Cape Town-11104-Businessmen and wonmen discuss matters and share ideas at the 62nd International Astronautical Convention held at the Convention Centre in Cape Town. Photo:Ross Jansen

Richard Davies

Sapa

HALF a century of scanning radio waves from deep space for signs of intelligent life has produced just one enigmatic trace, an expert said yesterday.

The well-known “Wow!” signal, detected 25 years ago by a Search for Extraterrestrial Intelligence (Seti) researcher at Ohio State University’s so-called “Big Ear” radio telescope, had proved a curious one-off, said Seti League executive director emeritus Paul Shuch.

“One of those things that goes bump in the night and then is gone forever.”

Shuch told the International Astronautical Congress in Cape Town that attempts to detect the signal again – which appeared to come from a region of the sky that lies in the constellation Sagittarius – had drawn a blank.

The “Wow!” signal bore all the hallmarks, at the time of its detection, of having a non-Earth origin.

Researchers finally found themselves looking at two possibilities.

This was after they had ruled out the possibility that the signal could have emanated from Earth and been reflected back from a piece of space debris, or a planet or moon.

“Ultimately, they were left with only two remaining possibilities: either this was a briefly intercepted snippet of extraterrestrial deliberate communication; or, it was a previously undiscovered natural astrophysical phenomena.

“Either of these boggle the imagination. So we were left with an enigma.”

Shuch then revealed a third possibility. He had hesitated to speak about it before retiring because of his professional reputation.

“I looked at the date on the computer print-out: August 15, 1977. I said, ‘Wait a minute, I know that date!’. That was the night that Elvis died. Just maybe, this was the Mother Ship calling him home!” he said, to loud audience laughter.

Shuch said afterwards that Seti researchers had come to realise that intelligent life was probably very rare.

“When Seti science first started, in the early 1960s, we optimistically assumed this would be a short duration project and show immediate success… It’s taken us this half a century to come to the conclusion that it’s not going to be so easy. Civilisations are more rare, more elusive.”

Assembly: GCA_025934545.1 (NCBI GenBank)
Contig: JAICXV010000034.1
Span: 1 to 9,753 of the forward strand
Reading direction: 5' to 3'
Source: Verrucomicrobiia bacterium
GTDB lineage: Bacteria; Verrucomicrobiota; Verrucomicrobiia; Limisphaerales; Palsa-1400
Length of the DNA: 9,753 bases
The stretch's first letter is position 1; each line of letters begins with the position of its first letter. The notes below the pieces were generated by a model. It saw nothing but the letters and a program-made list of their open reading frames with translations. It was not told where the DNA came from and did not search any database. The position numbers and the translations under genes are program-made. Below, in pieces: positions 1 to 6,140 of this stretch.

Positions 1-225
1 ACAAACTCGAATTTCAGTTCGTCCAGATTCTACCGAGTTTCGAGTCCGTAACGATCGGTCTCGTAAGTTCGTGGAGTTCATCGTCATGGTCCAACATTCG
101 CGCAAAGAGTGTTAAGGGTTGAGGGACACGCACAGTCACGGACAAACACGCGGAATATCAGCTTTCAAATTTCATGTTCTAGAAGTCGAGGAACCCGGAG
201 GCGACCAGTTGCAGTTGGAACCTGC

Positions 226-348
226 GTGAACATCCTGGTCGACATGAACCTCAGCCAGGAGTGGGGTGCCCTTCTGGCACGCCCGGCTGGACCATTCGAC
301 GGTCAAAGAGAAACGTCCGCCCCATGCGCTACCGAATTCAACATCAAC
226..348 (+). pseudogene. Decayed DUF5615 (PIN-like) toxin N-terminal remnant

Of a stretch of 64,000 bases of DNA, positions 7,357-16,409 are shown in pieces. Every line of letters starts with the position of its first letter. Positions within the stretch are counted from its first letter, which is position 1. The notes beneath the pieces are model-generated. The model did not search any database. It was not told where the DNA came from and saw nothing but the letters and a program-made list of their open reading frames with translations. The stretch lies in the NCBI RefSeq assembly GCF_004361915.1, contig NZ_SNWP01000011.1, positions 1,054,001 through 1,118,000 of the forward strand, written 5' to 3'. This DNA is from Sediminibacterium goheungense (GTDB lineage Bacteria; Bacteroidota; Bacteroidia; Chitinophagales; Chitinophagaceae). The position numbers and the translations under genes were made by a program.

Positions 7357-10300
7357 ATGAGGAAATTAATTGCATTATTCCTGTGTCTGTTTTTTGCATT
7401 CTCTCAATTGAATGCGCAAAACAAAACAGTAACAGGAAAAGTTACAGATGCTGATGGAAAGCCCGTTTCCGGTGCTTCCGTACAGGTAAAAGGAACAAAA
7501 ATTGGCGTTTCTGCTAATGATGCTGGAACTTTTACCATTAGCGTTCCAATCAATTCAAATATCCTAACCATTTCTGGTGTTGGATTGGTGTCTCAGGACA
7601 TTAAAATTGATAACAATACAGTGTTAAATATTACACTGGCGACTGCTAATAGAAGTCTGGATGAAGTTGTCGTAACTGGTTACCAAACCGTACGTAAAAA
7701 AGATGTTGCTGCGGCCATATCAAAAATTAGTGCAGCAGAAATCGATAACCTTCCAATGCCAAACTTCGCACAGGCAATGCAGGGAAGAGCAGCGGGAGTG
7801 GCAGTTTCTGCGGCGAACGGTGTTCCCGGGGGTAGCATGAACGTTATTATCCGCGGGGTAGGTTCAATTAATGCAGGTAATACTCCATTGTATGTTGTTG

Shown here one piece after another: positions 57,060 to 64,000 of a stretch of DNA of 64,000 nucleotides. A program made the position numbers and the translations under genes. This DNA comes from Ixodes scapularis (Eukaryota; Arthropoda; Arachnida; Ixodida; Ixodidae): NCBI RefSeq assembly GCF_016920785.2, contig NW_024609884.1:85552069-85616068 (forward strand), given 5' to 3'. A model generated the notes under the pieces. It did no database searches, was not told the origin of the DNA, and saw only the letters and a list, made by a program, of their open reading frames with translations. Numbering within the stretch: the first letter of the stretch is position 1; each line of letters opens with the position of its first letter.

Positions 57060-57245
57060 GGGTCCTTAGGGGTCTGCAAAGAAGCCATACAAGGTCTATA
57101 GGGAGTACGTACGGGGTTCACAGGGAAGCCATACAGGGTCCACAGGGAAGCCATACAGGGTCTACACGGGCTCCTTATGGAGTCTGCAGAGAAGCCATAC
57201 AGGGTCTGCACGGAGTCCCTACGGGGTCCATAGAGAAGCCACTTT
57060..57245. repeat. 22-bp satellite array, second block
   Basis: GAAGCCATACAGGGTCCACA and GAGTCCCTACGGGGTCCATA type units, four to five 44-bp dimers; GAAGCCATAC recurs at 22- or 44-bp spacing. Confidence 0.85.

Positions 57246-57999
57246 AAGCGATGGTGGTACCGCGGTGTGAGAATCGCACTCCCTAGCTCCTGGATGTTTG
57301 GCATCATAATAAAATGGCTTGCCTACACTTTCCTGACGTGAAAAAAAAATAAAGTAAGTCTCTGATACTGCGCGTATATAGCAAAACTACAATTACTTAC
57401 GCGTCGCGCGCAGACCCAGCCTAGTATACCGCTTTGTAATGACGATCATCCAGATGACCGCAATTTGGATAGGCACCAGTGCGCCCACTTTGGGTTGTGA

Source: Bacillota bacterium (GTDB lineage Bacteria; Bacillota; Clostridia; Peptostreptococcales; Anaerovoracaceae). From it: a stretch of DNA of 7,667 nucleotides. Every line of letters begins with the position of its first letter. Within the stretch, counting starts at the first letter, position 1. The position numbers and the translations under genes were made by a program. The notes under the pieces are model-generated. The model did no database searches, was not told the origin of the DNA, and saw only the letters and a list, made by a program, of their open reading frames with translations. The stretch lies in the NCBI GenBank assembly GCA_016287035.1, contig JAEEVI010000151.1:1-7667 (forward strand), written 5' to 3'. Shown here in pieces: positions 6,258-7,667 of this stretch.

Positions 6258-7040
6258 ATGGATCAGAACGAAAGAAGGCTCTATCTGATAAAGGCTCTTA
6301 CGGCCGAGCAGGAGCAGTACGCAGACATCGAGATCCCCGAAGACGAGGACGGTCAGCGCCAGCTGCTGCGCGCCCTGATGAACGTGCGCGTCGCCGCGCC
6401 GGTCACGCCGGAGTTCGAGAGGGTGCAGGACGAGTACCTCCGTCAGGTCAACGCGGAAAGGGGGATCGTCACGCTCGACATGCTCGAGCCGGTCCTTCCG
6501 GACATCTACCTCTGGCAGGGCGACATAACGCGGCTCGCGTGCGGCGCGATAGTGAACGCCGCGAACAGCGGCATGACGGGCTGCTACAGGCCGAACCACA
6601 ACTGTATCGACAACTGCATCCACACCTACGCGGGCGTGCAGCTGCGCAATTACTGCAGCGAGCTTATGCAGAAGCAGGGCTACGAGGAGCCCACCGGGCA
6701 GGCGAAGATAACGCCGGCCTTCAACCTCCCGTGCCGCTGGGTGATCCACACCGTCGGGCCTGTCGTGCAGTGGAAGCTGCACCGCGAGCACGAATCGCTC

On what he thought the odds were of discovering intelligent extraterrestrial life, he conceded there might come a time, in “another generation or two, or century or two”, when researchers might reluctantly conclude that humankind was alone in the cosmos.

“That point, when it comes, if it comes, will be a very significant point for humanity, because that, too, is an astounding result,” Shuch said.

“To conclude that we are the only game in town will have profound implications with regards to our view of our place in the cosmos and our respect for our world.

“Of course, I’d like not to be alone, but if we are, I’d like to know that, too. Or, at least, know there’s a high probability that we are.”

Asked if he thought life on Earth might be unique, he said this was hard to answer.

“It’s a tough call because we just don’t have the data to know. Let’s put it this way: I’ve already concluded that radio-emitting civilisations within the Milky Way galaxy are rare. Whether they don’t exist, I’m not prepared to say, but yes, they’re rare,” said Shuch.

“And the fact that they’re rare is in itself a significant discovery. We’ve done enough research at least to know that had they been common, we’d have found them already,” said Shuch.